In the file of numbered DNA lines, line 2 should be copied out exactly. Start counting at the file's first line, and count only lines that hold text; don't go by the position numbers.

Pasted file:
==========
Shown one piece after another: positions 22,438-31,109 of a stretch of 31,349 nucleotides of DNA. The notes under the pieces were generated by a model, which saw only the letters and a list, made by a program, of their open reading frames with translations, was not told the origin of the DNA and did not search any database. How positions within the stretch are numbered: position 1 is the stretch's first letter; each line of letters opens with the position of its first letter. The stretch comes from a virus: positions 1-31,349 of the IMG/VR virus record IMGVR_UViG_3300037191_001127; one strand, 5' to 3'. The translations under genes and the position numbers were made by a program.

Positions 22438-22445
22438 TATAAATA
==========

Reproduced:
Positions 22438-22445